Next Species
Previous Species

Home Page

Copyright Information

  The Mammals of Texas - Online Edition

Mexican Woodrat
Order Rodentia : Family Muridae : Neotoma mexicana Baird

Description. Medium-sized, about as large as the white-throated woodrat but white hairs of entire underparts usually buffy basally, not white to roots; first upper molar with deep anterointernal re-entrant angle; upperparts grayish buff, moderately darkened over back by blackish hairs; tail brownish above, white below. External measurements average: total length, 300 mm; tail, 125 mm; hind foot, 28 mm. Weight, 140-185 g.

Distribution in Texas. Known only from Trans-Pecos Texas, where it occurs in mountainous regions of Brewster, Culberson, Hudspeth, Jeff Davis, and Presidio counties.

Habits. These rats frequent rimrocks, canyon walls, and other rocky areas where they establish themselves in cracks and crevices. Into these retreats they carry considerable quantities of rubbish with which to build their nests. Preferring to construct their dens among the cracks and crevices of boulders and other rocky situations, these woodrats do not build elaborate, above ground nests as do other woodrats. Where rocky retreats are not available they construct houses about the roots of trees, in hollow logs, and in piles of logs, or they may take up residence in deserted or little-used cabins. Where they occupy dens among the rocks, their presence is usually evidenced not only by the piles of rubbish at the entrances but also by copious deposits of elongated, capsule-shaped fecal pellets on rocky shelves or in niches in the rocks. Seemingly, they establish regularly used sites for defecation.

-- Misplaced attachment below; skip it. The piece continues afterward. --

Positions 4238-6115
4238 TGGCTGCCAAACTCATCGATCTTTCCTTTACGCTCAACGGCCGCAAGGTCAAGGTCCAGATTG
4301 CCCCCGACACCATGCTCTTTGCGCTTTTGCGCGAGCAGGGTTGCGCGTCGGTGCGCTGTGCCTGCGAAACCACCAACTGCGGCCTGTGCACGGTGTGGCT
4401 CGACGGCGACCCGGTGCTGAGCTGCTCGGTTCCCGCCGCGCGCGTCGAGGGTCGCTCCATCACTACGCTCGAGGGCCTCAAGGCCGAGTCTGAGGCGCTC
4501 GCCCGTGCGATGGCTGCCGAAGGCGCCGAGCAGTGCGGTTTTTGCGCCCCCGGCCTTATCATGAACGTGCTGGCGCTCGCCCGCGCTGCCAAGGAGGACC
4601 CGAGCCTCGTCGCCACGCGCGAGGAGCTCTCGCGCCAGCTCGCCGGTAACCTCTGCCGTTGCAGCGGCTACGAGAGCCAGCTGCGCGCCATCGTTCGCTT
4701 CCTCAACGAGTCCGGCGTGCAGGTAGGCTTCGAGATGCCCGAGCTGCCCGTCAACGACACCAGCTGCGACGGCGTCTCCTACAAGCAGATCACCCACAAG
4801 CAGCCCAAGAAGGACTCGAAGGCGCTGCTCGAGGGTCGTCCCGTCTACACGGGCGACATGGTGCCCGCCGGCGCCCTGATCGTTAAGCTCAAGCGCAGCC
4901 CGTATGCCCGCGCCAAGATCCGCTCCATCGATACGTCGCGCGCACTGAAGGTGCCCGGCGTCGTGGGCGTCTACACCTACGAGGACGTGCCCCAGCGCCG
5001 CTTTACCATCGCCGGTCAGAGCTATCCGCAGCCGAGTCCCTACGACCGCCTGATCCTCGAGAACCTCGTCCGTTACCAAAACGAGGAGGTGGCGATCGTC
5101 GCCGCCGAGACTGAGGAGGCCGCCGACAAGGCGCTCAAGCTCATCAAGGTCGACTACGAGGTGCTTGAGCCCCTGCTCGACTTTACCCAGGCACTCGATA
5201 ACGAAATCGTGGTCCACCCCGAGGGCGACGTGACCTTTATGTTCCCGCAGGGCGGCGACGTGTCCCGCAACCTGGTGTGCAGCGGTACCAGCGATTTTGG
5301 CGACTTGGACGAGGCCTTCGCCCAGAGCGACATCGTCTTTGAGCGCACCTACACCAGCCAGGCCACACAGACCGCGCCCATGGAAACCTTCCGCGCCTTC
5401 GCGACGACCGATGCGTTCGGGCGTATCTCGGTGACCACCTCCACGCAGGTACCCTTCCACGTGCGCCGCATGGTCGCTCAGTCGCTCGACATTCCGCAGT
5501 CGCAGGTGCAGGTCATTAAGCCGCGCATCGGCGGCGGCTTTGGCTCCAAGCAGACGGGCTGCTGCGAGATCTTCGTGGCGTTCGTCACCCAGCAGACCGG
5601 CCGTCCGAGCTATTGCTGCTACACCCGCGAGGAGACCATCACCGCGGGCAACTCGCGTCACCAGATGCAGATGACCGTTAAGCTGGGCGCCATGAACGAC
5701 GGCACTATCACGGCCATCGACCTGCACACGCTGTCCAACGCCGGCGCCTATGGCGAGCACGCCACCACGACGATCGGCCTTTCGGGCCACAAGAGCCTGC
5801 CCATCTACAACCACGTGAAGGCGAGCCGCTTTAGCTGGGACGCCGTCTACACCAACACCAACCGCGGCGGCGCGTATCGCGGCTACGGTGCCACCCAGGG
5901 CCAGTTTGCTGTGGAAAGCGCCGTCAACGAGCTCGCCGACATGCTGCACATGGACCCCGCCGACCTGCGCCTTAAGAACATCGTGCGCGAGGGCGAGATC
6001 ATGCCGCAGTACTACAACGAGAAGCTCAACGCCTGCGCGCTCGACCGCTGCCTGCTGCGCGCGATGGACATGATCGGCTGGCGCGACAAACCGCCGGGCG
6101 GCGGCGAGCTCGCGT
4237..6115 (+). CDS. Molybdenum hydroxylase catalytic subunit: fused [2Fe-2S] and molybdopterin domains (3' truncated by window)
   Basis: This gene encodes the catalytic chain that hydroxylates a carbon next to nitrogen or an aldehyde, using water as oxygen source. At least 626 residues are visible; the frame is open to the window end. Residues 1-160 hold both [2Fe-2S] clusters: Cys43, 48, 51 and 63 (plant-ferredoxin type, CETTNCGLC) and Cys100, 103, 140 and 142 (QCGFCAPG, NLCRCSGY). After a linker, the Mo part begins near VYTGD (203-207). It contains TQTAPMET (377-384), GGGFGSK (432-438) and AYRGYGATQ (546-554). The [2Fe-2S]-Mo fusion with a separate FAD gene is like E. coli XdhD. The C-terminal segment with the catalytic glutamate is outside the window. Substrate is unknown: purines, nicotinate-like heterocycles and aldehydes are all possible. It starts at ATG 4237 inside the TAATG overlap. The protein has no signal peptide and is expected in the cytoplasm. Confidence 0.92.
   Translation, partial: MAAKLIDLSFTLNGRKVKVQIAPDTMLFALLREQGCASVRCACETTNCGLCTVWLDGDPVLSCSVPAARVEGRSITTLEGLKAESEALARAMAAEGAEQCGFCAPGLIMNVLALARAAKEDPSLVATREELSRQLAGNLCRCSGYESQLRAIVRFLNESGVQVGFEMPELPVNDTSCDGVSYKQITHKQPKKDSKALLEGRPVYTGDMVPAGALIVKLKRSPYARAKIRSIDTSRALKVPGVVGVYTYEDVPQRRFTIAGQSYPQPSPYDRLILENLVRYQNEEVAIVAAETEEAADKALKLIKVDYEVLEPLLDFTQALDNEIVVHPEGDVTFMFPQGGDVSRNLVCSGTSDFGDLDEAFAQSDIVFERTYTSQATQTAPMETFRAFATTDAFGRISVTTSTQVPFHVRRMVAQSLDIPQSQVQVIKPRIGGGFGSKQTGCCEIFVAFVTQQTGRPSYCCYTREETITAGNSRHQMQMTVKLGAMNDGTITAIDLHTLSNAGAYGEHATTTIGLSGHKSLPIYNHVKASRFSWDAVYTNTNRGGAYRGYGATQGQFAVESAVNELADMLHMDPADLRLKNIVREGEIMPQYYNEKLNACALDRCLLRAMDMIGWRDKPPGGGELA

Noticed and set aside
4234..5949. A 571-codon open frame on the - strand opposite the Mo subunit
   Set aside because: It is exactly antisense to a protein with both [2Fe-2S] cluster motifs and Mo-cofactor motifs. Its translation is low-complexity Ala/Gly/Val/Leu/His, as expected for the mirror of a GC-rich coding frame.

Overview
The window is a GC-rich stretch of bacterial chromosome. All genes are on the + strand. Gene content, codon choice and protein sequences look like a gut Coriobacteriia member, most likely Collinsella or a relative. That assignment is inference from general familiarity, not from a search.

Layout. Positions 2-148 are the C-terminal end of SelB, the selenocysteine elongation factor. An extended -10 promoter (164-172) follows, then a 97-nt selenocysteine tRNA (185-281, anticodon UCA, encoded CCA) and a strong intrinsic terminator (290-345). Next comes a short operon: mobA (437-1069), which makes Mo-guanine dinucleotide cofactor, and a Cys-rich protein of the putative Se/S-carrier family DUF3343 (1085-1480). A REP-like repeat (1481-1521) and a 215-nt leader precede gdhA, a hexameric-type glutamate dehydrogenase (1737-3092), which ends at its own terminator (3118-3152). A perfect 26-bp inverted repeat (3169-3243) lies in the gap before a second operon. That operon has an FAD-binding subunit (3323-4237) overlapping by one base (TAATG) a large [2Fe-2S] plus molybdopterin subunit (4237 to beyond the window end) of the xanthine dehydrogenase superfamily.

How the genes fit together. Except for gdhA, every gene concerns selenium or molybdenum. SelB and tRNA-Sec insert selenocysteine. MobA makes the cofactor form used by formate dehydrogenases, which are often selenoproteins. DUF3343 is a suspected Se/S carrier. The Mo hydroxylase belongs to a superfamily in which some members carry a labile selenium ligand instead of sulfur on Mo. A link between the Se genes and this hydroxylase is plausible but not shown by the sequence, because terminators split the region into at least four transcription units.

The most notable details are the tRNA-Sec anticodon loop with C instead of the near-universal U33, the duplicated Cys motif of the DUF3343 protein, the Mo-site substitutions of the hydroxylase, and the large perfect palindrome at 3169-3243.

Their food consists of a variety of plants, including green vegetation, nuts, berries, acorns, and fungi. Much of their range is above the limits of growth of cactus, so these plants do not figure importantly in their diet although, if available, they are eaten with relish.

The breeding season of this species extends from early spring through summer in the Trans-Pecos. In Colorado, nearly all adult females produce two litters in quick succession. Litter size for adult females is two to five (average 3.4); that for young females averages 2.4. The gestation period ranges from 31 to 34 days. At birth the young rats weigh 9-12 g. Growth is rapid and young females reach sexual maturity in about a month. Females born in April and May often produce litters of their own in June and July while they are still partly or wholly in the gray, juvenile pelage. Young males, however, do not become sexually mature until the following year when they are 8 or 9 months old.

Since the range of these rats is confined largely to mountainous areas, the rats ordinarily do not conflict seriously with man’s economy but they may rifle mountain cabins and the camps of vacationers.